UD AGM 2015: A first time attendee's perspective

Although I’ve been involved with Unlock Democracy for close to five years, this year’s AGM was the first time I’ve actually been to one! I wasn’t sure what to expect from the experience. A delayed train and pouring rain made things hectic, but I did get to the venue eventually!

The room already had been launched into a presentation on Unlock Magna Carta, the year-long project celebrating the 800th anniversary of one of the UK’s most important documents, and considering a modern equivalent. Project co-ordinator Frances Foley introduced a video of footage from project events held across the country in a wide variety of settings: a prison; a community centre; the Houses of Parliament. The video demonstrated that there is a strong desire from a lot of people for the principles of Magna Carta to be adhered to and improved upon, 800 years on.

The AGM moved on to perhaps the meat and potatoes of the day: the motions! Over a dozen motions were discussed. The first of these were vitally important to the future of Unlock Democracy as they concerned the approach to Council elections: as an organisation concerned with a better democracy, UD had to make sure that their future council elections are fair and open across the country. Other motions called for the organisation to adopt strong positions on the devolution process, local government and electoral reform. There were also motions which asked UD to work on their own internal structure- this included mine, asking for the Council to provide the membership with regular updates on their work: I’m pleased to say it went through!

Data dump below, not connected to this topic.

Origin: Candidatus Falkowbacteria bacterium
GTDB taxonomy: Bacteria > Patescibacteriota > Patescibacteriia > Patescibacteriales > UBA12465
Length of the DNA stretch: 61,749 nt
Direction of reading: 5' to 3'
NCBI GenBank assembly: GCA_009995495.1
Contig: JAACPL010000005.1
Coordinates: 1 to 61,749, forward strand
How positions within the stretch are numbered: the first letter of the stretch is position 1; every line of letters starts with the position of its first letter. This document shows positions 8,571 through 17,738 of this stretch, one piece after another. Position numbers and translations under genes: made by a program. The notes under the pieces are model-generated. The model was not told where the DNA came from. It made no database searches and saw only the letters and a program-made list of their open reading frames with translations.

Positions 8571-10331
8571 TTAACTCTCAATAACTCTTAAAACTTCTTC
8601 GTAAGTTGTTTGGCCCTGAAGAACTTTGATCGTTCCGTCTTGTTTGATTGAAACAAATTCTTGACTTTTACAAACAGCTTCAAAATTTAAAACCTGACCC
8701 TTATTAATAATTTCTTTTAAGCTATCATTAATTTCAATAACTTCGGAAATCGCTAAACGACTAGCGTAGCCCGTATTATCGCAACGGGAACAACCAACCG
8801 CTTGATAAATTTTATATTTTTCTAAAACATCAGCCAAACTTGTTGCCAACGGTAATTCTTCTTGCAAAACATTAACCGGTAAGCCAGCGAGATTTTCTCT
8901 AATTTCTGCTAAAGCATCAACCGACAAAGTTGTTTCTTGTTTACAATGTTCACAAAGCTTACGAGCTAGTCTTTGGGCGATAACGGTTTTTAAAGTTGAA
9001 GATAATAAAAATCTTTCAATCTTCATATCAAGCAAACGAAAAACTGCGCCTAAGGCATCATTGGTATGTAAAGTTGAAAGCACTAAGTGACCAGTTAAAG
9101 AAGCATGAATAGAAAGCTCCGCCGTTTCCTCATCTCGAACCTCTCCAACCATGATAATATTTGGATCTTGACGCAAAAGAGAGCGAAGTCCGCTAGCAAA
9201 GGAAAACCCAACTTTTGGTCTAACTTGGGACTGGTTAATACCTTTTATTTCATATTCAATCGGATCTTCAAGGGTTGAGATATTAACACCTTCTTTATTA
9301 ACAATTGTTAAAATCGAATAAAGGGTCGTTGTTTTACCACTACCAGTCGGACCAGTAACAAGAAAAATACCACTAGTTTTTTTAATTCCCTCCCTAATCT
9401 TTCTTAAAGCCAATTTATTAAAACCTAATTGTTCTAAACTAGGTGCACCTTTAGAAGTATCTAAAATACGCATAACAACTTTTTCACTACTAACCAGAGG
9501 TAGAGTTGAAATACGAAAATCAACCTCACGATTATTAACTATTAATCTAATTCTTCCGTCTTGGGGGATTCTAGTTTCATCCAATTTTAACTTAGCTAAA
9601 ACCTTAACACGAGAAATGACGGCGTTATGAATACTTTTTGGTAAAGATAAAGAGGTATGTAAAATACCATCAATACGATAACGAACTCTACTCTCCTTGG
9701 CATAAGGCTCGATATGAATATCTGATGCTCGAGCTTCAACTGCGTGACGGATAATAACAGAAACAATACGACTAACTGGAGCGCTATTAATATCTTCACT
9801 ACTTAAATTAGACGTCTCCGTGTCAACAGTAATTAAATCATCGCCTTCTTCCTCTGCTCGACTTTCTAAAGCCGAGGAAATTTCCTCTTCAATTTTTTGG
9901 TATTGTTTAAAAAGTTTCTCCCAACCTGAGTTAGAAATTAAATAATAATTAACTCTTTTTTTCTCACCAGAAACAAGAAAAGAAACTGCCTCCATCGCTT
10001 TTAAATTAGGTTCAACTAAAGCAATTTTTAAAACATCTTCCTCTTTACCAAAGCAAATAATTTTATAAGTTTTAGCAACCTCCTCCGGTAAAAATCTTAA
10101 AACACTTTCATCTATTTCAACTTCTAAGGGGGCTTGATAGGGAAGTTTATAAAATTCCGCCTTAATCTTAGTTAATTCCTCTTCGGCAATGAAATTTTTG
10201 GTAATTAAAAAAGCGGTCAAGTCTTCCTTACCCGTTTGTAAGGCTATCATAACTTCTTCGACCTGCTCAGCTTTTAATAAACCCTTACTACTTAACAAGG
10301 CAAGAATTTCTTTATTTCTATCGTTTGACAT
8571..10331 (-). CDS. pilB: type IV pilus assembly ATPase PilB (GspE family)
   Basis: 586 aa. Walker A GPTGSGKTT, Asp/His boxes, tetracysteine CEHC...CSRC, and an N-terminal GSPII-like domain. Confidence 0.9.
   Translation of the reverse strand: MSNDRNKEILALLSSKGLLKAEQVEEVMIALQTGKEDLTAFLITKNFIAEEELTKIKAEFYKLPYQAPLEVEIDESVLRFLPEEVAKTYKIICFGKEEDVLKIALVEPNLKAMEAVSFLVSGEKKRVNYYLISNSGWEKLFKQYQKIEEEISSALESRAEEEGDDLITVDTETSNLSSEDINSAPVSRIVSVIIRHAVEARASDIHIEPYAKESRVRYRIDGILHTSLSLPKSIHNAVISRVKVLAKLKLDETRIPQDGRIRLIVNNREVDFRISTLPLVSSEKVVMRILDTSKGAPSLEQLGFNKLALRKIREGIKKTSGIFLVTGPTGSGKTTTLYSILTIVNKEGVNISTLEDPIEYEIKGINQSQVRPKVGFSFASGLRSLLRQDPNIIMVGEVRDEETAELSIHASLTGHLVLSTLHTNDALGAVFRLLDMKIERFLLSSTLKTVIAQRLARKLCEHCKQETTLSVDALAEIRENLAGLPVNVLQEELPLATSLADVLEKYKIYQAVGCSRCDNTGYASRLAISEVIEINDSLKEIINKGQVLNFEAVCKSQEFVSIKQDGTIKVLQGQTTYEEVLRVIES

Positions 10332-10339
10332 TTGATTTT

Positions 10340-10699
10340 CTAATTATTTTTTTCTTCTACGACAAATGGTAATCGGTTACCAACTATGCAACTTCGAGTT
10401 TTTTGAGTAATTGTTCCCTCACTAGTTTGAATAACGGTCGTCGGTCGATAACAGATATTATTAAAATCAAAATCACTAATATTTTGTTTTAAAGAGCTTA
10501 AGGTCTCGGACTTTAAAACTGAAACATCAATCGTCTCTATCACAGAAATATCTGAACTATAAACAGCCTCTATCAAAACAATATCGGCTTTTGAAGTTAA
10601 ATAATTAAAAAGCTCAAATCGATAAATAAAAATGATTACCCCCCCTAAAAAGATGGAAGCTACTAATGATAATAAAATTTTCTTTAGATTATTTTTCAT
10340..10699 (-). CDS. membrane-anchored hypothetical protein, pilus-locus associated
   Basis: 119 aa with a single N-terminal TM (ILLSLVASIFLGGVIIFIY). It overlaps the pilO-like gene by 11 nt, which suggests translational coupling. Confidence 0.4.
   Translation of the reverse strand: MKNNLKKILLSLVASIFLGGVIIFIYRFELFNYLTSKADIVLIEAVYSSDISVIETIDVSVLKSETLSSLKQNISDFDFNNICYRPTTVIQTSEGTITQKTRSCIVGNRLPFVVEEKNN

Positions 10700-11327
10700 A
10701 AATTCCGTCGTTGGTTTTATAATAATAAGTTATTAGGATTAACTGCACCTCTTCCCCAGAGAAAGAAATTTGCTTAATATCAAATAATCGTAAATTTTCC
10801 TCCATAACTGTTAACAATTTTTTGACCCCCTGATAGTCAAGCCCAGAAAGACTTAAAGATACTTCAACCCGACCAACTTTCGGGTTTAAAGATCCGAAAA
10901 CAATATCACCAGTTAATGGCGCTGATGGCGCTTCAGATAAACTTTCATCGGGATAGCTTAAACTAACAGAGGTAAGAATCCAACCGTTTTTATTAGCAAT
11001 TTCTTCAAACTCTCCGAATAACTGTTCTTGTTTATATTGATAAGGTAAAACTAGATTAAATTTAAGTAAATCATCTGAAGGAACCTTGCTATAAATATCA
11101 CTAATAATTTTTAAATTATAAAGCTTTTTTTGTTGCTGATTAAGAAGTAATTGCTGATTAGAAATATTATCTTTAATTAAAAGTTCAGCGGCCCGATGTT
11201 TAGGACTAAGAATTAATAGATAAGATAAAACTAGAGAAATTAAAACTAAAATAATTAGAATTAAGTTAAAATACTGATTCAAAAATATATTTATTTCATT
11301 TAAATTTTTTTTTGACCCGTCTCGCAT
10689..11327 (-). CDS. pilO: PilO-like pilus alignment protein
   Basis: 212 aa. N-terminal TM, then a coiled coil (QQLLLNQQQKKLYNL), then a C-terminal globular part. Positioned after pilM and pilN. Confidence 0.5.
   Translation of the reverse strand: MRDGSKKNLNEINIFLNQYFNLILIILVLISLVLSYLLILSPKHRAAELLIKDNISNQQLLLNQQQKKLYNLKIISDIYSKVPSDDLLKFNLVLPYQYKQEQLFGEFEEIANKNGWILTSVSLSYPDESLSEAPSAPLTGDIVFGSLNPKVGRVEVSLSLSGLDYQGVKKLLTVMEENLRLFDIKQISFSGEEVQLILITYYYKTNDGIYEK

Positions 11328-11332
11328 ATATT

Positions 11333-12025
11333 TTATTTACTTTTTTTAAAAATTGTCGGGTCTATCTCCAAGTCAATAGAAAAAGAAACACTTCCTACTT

The discussions around the motions were very informative, with insightful contributions all round. Although some motions enjoyed considerable debate around different interpretations, there wasn’t a serious falling out amongst the attendees. The good vibes continued into the next part of the day, which saw the room broken up into four groups to discuss strategies for campaigning on various issues. Our ideas were written on slips of paper and tied to makeshift ‘Ideas Trees’- it’ll be interesting to see how our contributions to UD’s strategy turn out in practice.

The day concluded with a talk by Alex Runswick, the director of Unlock Democracy. She highlighted the many challenges to our democracy, such as the possibility of millions of people being removed from the electoral register under rushed through Individual Voter Registration plans. The AGM demonstrated that there is a huge opportunity for Unlock Democracy and its members to influence the direction of our democracy- and will continue to be over the course of the next Parliament.